Morten Barklund
Morten Barklund
Lead Frontend Developer, React expert, accessibility advocate, avid runner, and board game enthusiast. Also, I simply ❤️  corgis!
Jun 20, 2020 14 min read

React Architecture: The React Provider Pattern

The React Provider Pattern is one of the main emerging React design patterns in many modern React applications and variations of it can be seen touted by React experts across the board.

This article documents the origins of this pattern, explores its uses and gives additional detail to how best to use it.

This pattern is partially informed by and (among other places) heavily used in the open-source repository google/web-stories-wp of which I’m a main contributor and co-architect. Many examples will refer to this fairly significant codebase – which happens to have 20+ instances of this pattern spread throughout the application.

TL;DR

If you don’t need the background information on Design Patterns or React architecture principles and you’re all caught up with React Context and the useContext hook, then you can just skip to the meat of the matter in The React Provider Pattern.

Other formats

The React Provider Pattern is also the main topic my talk “Modern React Design Patterns”, that I have presented a number of times including at ReactNYC S03E10 and DeveloperWeek Orlando in February 2020.


Background: What are Design Patterns?

The concept of Design Patterns originates in the seminal book, Design Patterns: Elements of Reusable Object-Oriented Software. This 1994 book published by Addison-Wesley and authored by Gamma, Helm, Johnson and Vlissides, coloqially known as The Gang of Four, was a hallmark publication on the state of object-oriented practical software development.

A design pattern is in essence a way of composing units of code to a larger whole that solves a specific purpose in a well-known setup and constuction and with well-established relationship and roles between the different units. The Factory pattern for instance describes how an interface is used to create instances of a single object with different starting configurations - and how implementations of said pattern can then decide on the implementation details irrelevant to the invoker. Design Patterns are also sometimes described as micro architecture, as they can be used over and over on many different scales in the same application.

The most important thing to understand about this book is however that the four authors did not invent anything new. They merely documented the practices they saw present in real-world development teams and gathered the experience of numerous experts across the field. But more importantly, the coined the terms describing these patterns and put them into context. This enabled developers to have a conversation at a more abstract level about how to construct software without instantly going into the nitty-gritty of actual implementation.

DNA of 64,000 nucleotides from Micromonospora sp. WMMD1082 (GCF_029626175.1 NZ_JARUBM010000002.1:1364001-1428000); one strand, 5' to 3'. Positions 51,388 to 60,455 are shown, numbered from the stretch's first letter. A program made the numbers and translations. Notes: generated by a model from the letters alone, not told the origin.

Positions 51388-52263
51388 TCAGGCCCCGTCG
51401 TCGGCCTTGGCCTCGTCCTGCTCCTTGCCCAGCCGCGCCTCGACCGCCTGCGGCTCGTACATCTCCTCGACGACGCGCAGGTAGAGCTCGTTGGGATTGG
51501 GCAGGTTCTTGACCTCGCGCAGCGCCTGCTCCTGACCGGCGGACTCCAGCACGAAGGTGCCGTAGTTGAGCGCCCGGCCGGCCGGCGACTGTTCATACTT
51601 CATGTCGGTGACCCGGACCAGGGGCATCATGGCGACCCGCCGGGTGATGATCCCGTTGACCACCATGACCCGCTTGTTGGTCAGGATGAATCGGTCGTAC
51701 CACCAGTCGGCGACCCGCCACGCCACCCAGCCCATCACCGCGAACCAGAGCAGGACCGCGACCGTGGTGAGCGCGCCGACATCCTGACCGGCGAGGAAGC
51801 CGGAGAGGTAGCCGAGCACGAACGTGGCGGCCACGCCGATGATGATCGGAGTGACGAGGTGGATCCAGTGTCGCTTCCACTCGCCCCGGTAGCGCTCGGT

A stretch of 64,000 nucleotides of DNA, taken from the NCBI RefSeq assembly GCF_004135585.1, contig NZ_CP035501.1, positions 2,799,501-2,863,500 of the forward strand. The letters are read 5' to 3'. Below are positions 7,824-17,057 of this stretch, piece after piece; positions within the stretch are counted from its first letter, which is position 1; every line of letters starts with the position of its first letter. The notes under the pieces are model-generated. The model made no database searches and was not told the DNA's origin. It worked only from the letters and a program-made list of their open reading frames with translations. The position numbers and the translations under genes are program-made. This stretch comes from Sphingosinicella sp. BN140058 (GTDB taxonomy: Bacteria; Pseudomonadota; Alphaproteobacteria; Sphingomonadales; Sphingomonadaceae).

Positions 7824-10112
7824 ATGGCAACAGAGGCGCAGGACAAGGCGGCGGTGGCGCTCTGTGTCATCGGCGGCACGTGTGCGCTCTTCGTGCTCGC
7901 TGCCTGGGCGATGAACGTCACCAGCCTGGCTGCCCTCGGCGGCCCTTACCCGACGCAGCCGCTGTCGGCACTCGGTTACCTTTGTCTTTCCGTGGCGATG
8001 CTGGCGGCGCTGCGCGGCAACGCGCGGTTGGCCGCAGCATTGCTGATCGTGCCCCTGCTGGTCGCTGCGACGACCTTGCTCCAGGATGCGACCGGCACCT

The Gang of Four described a total of 23 design patterns, many of whom are still very well-known today. They all came from the world of object-oriented programming, but many are applicable outside of that realm. Concepts such as Observer, Singleton, Proxy and many others are very well-known in many languages - including JavaScript.


React Architecture

One of the main features – but also one of the main problems – of React is the lack of a common structure or architecture. You can organize your app in whatever way makes sense to you. React itself provides a minimal architecture which in fact is based around some of the design patterns described by The Gang of Four. React is at its core one big Observer, makes heavy use of the Flyweight pattern to minimize memory usage by reusing objects whereever possible, and of course, is based on the State pattern (heavily combined with the overall Observer pattern).

But on the outside, React seems very bare-bones. If you create-react-app with the default template, you get the tiniest possible react application with only 1 file of business logic and very little guidance as to how you’d add more functionality to this. This in turn leads different people, teams and companies to develop completely different strategies as to how they prefer to use this underlying library to build huge React applications.

That being said common patterns arise which other developers tend to follow. Both by change, but also by knowledge sharing. Early patterns included ideas such as the separation of container vs presentation, higher-order components (HoC’s) and for reversing the information flow: render props.